Pickles: Over £1bn lost in council tax benefit fraud and error
Published by 24publishing for 24dash.com in Housing and also in Central Government, Communities, Local Government
Pickles: Over £1bn lost on council tax benefit fraud
More than £1bn has been lost in council tax benefit fraud and error in the last six years, Government figures show.
The figure - being used by communities secretary Eric Pickles to justify plans to devolve the administration of the benefit to councils - equates to around £200m a year.
As part of the Government's welfare reform agenda, it plans on abolishing the current scheme where councils receive rebates on the financial support they provide. Instead, it has told them to come up with their own schemes from next April, cutting expenditure by 10% and handing them the money to administer it.
It has also told them to protect pensioners from cuts, leading to fears that areas with a high proportion of elderly residents will force bigger cuts on working-age claimants.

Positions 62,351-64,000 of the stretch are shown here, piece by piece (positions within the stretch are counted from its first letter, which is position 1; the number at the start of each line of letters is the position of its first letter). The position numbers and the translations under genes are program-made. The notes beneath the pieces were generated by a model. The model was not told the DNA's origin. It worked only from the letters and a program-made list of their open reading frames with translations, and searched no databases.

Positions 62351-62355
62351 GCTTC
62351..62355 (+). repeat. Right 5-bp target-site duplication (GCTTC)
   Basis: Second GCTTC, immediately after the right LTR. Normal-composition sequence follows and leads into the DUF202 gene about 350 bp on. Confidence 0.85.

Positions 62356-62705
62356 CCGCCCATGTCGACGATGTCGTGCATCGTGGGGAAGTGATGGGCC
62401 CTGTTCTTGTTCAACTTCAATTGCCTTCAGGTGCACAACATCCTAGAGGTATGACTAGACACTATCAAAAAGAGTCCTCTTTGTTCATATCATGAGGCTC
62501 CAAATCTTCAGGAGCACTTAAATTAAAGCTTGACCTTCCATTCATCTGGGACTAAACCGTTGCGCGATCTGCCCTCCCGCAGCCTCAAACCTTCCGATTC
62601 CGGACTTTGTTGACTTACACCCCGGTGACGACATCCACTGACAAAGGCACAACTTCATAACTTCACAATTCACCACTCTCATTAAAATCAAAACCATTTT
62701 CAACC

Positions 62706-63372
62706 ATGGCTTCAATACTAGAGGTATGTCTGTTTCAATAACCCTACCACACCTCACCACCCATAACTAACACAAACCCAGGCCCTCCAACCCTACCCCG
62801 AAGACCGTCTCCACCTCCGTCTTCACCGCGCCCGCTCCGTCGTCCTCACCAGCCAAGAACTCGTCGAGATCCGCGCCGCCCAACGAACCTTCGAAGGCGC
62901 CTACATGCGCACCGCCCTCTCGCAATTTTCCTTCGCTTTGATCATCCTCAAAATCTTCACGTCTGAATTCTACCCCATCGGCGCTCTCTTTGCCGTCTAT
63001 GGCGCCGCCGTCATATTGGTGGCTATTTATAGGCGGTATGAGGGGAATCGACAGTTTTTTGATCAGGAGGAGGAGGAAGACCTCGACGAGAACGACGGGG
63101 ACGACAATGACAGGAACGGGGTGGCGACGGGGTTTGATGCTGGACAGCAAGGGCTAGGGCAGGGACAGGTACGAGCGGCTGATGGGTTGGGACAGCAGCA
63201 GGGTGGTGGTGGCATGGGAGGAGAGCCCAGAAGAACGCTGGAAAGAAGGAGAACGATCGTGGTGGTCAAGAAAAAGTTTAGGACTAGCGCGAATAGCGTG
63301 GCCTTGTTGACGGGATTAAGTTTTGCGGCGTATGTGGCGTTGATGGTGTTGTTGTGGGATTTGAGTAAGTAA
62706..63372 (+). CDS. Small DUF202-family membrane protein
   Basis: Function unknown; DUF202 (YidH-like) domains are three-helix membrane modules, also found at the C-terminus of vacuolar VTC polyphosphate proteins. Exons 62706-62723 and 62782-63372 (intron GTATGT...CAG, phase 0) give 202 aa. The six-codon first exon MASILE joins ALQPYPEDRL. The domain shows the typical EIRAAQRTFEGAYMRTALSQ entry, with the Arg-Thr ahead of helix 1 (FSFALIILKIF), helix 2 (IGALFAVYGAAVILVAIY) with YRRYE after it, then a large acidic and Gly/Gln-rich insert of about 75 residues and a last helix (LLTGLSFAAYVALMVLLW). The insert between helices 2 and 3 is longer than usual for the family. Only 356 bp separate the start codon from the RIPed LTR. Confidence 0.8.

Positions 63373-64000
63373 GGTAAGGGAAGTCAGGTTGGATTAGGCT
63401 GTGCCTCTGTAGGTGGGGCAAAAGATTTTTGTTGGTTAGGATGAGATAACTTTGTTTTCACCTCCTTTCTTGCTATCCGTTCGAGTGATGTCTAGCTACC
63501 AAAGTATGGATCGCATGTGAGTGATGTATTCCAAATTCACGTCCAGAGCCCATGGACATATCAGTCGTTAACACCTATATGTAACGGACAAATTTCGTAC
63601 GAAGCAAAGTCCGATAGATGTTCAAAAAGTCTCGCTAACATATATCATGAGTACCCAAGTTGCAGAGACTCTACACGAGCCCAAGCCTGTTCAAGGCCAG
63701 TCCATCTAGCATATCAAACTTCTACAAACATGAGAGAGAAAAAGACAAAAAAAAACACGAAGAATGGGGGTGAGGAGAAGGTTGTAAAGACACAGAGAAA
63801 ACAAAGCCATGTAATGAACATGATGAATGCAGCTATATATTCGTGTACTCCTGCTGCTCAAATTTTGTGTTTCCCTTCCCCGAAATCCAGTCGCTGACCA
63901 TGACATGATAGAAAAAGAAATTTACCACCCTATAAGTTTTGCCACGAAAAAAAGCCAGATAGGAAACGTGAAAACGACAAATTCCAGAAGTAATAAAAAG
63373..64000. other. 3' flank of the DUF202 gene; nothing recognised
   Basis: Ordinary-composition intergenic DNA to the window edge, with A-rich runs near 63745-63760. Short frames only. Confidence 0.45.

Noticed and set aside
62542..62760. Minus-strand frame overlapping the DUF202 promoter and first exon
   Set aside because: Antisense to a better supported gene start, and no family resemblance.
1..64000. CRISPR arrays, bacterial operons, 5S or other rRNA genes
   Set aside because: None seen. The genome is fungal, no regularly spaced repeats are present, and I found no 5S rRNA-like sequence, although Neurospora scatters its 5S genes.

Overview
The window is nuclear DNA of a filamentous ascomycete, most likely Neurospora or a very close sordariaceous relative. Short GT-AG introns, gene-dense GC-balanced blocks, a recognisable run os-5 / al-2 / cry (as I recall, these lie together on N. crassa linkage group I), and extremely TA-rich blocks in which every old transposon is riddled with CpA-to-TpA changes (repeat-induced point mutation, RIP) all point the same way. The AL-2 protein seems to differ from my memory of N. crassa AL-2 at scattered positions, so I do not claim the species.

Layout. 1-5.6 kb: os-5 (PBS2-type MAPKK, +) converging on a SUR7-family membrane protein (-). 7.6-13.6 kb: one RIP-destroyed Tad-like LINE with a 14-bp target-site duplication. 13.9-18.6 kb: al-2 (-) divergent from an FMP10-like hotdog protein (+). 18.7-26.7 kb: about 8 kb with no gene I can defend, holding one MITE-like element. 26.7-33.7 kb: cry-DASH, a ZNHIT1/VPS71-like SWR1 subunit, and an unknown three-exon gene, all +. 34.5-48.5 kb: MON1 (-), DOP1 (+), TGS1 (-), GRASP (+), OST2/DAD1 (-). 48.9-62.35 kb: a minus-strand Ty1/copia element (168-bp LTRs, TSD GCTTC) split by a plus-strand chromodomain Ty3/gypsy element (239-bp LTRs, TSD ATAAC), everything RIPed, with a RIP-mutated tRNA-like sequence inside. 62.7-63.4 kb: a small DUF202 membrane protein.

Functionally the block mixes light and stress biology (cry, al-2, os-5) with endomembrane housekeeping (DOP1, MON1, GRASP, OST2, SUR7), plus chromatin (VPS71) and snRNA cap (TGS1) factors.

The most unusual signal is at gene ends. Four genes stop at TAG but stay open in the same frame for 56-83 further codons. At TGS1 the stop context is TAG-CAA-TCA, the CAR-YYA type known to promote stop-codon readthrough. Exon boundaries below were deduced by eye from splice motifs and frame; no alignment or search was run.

The Government says giving councils a stake in providing council tax support - claimed by nearly 6 million people - will give councils a stronger incentive to support local firms, cut fraud, promote local enterprise and "end the something for nothing culture and get people into work".
However, opponents have highlighted the difficulty in practically devising a “truly local” scheme with issues around how to prioritise who is shielded from cuts when the overall money is less and pensioners are being protected. There are also concerns over devising new IT schemes ahead of the planned changes next April.
The Government says councils will be expected to save over £400m a year when they begin running local council tax support schemes next year.
Communities secretary Eric Pickles said: "It is not right that over a billion pounds of taxpayers' money has been lost through council tax benefit fraud and error when there are hard working families and genuinely vulnerable people out there who deserve help with their cost of living expenses.
"Today's figures show that when councils take over the benefit with their local schemes there is lots of money to claw back from wasteful mistakes and fraudsters cheating the system.
"Town halls are already the ones who set and collect council tax so it makes senses that they are the ones who give out the support too. Our reforms will restore the confidence of hard-working taxpayers that the benefits bill is under control and that work pays."